“Music always makes sense. That’s why I keep coming back to it.”

I write songs. That's what I do. And it's a job, so I drive around the country and sell those songs door to door like a vacuum cleaner salesman.

Photo by Adam Blackbourn

Buffalo Nichols| Milwaukee, WI

I was born just outside of Houston, Texas, but I don’t have any memories of Texas. Before I was able to be aware of the world, my family moved back to the city where my mom was born and raised—Milwaukee. This is where I’ve spent most of my life.

Music has been a major part of my life since I was young, and, like any other kid, all my music exposure was from the radio. I clearly remember the first music that I connected with; it was the Cher song, Believe. There was something about that song that really made me want to hear it again, so I had my mom buy me the tape. That was my first foray into music

By the time I was about ten years old, I picked up the guitar for the first time. My older sister had already started playing, so I tried playing her acoustic guitar. As the years went on, I started taking it more seriously. I remember the first time I was able to make a guitar sound like a guitar was when I figured out how to play the riff to Johnny B. Goode, the Chuck Berry song. While it was pretty guitar 101, it felt like magic.

I also connected with the guitar because I didn’t have to be popular or have a group of friends to play it. Guitar was something I could do by myself. As I would come to find out, learning an instrument and writing songs is such a lonely and isolating thing, but in a lot of ways you start to like it. The outside world becomes more confusing the more time you put into the music and so you keep hiding in the music. 

I remember playing guitar for a long time, just sitting down with music I liked and trying to figure out how to play. Around the time I was twelve I got my first electric guitar and started playing with different people around town. That was when I started songwriting. Really though, it was just me in some kid’s basement writing riffs, mostly punk, and metal. 

As I got older, I became more serious about songwriting. I spent so much time writing songs but I never intended for people to hear them, so I got really comfortable with the therapeutic aspect of writing. Once I wrote it, I felt better and I would put those songs away and never feel the need to revisit them. It’s only recently that I’ve gone back and thought, ‘Okay, maybe I should share this or maybe there’s some value in this for other people.’

A great paradox of songwriting is that it can be isolating and a place to hide but it’s also a way to connect with people. It feels vulnerable to admit that I’m doing this because I need to share something while at the same time knowing that it pains me to have to open up. With songwriting, I’m not trying to reach everybody, but I really want what I’m doing to connect with whomever it does. The feelings I use to connect with other people are usually about loneliness. So, it’s weird to be in front of 1,000 people singing about these kinds of things, but I also know that there are people out there who are in the same situation. In the course of life, you come across songs that seem to be written for you and, well, if I can write that song for one person, I think it’s a worthwhile way to spend my time.

I got to be known as a songwriter when I played in the duo Nickel & Rose, a folk group from Milwaukee. That was a community-based sort of band. The songs that we were writing were a direct response to things that were happening in our community. We always played shows with other folk musicians, always trying to lift each other up, which was really fulfilling. It’s hard to be a folk singer who never leaves their house. You can write some songs that way, but I think in order to be a part of the folk tradition, you have to have other people there with you as your equals.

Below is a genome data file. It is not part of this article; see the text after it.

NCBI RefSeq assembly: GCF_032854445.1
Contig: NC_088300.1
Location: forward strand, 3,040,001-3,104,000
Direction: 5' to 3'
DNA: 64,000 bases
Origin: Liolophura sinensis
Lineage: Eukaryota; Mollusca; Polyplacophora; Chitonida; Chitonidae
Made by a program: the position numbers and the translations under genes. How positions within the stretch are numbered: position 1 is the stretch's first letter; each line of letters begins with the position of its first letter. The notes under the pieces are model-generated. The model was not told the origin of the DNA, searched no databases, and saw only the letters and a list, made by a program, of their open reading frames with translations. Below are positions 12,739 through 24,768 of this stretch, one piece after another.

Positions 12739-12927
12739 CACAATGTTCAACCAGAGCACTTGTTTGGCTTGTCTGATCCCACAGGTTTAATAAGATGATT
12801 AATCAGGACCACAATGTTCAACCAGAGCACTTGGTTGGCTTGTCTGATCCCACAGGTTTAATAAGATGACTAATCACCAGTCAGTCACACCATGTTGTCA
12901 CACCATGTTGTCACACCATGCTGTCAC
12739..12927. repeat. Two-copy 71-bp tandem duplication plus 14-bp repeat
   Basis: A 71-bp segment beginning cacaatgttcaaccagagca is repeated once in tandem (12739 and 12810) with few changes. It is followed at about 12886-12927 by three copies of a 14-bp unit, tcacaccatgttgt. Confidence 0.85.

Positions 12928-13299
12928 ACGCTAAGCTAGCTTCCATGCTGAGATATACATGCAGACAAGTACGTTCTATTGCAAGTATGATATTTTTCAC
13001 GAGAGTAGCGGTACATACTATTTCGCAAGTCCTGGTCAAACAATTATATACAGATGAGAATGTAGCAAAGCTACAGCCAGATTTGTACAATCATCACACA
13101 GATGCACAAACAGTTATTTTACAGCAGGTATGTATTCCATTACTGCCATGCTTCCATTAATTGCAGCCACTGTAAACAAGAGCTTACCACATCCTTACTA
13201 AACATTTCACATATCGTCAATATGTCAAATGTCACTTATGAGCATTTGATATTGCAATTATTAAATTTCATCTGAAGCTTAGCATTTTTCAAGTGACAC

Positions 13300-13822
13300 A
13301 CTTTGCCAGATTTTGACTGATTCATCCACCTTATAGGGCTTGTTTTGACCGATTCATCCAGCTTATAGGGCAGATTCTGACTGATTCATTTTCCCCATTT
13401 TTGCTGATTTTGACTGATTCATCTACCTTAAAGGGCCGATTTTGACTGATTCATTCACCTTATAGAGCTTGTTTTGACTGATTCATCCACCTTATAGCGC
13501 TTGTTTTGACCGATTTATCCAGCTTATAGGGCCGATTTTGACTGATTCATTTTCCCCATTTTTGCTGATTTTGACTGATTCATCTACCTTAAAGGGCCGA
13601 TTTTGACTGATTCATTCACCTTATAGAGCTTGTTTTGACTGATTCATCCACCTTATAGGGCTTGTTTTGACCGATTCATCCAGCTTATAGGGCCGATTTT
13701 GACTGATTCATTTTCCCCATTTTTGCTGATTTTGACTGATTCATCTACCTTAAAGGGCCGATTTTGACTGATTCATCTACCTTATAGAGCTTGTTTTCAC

Traditional and folk music have been things I’ve been serious and committed to for most of my life. I spent a lot of time playing West African music and, specifically, the traditional music of Mali, Guinea, and Senegal. This was before I even really got into the blues. That was my first time seeing music as a part of a culture and that really opened my eyes and made me want to go and explore my own culture, in particular, American and Black American music. 

Many of my friends in Milwaukee were immigrants, and a lot were West African. While I don’t want to speak for them, I saw a lot struggling with culture shock. But music was something that reminded them of home. It was also something they could use to connect with people and became a way to make new friends. There was a lot of joy in that. As I got older, I started thinking about how this all connects to Black history, and how, in the same way, when we were brought here, music was that one thing that could connect us to home.

I’m thirty now, so I am just getting to that point in my life where I can look back and connect the dots on the formative times in my life. I’ve had all these different musical lives, but the blues was kind of my own thing I did. 

Music is something that I don’t think I ever will understand, but when everything else doesn’t seem to make sense, when things get scary or when the world is overwhelming, music is also the one thing that makes sense. That’s why I keep coming back to it.

Buffalo Nichols’ story was produced by Adam Blackbourn and is part of our series on Wisconsin musicians. You can listen to some of his music on his website

The Blues is one of the most influential styles of American music. Check out this Smithsonian website to learn more about the regional styles of this living tradition.  

Photo courtesy of Buffalo Nichols

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